Everywhere we are met with life, motion and law, the evidence of Being. These exist of either themselves or they arise from the one source of Being. Science tells us that there is no life without antecedent life, similarly no motion without antecedent motion, nor law without antecedent law.

If with one sweep of the hand we could blot out all appearance of things and men and gods, we would have either absolute empty space, and hence something would have come out of nothing, or we should have that same absolute empty space filled with Being, which is the source of all things. God is the Unity of Being in which all living have being.

He is the one absolute motion in which all motion arises. He is the one absolute law expressing Himself in definite ways called always. He is the love that arises up in us. He is the health that would express in every child of His bearing His image. He is the totality of supply in which our every need is present and ready to be accepted and used.

He is One. There are not two beings. A recent translation of the statement, "I AM THAT I AM," reads "Being is Being." And so it is. There are not two lives, just one life expressing itself in infinite individual forms. There are not two powers, one good and the other evil. There is just one power working by invariable laws, for good, health and abundance, as long as we know and keep the law, but working other results where we fail to keep the law.

When it is said that "He hath brought life and immortality to light through the gospel," it is another way of saying that in the realization of oneness with God, we are partakers of His life and immortality. In that consciousness, death is abolished and all ills that lead up to it. "God only hath immortality" is a declaration that immortality is an inherent quality and cannot be imparted. It is only in the fact of the unity of being that we partake of immortality.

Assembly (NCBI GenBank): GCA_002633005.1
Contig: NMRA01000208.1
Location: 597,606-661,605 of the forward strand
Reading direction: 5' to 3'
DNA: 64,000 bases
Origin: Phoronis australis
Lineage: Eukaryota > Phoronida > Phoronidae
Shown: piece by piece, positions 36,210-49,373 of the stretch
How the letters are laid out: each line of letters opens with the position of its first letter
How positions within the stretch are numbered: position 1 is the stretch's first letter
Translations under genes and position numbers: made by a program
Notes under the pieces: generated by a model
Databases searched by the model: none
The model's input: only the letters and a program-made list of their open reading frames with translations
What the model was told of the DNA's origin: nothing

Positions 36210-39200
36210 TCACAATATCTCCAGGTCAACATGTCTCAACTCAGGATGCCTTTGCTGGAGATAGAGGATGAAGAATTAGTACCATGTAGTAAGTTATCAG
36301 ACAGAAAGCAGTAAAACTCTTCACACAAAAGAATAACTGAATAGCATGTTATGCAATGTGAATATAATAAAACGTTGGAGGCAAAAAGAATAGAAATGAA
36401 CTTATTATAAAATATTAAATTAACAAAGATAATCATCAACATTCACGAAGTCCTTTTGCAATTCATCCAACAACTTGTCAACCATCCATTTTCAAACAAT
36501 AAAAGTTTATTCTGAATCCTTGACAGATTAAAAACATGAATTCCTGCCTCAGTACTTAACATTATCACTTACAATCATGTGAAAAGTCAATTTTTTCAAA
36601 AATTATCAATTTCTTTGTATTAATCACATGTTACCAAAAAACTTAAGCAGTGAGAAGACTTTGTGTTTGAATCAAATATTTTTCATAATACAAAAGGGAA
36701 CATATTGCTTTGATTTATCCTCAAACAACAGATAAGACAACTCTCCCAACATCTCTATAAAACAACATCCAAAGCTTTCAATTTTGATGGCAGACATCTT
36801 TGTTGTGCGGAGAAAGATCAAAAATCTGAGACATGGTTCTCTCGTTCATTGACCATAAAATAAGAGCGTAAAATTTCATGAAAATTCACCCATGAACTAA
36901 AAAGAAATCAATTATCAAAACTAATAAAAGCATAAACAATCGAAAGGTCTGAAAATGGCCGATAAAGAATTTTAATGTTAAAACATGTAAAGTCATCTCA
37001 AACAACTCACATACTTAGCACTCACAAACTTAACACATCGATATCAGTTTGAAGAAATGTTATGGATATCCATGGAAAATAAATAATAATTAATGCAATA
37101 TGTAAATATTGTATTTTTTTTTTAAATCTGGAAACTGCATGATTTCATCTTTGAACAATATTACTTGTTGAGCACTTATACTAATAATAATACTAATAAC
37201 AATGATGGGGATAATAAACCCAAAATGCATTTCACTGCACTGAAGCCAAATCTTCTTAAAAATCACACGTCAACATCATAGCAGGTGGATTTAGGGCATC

"I and the Father are one" is the high note of unity as the Master sounded it in his words, because he realized them in his consciousness. He prayed that all his followers might realize the same consciousness. Our oneness is an eternal fact, not caused through some external action but into the awareness of which we grow through the life and consciousness of the Christ.

Once grasping the truth of unity, the enraptured soul may truly say, "My life is one with God's life as my finger is one with my hand." All the blood and vital forces of my body are surging up into my finger, filling it to its utmost capacity without any effort, save not to impede the movement by tying a string around the finger.

His life, His health, His peace, His plenty are all expressing in me, to me, through me and as me. "All things are mine, and I am Christ's, and Christ is God's," that in the Unity of Being, "God may be all."

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When we have stated all categories, postulates and axioms of Being, the mind still seeks a single term in which to include all truth. God, Mind, Spirit, principle, substance and other terms have become limited by use and interpretation. In a world of ideas of the truth, if one could attain the one idea that contains and includes all other ideas, he would in fact attain all truth. That one thing, once known, all is known.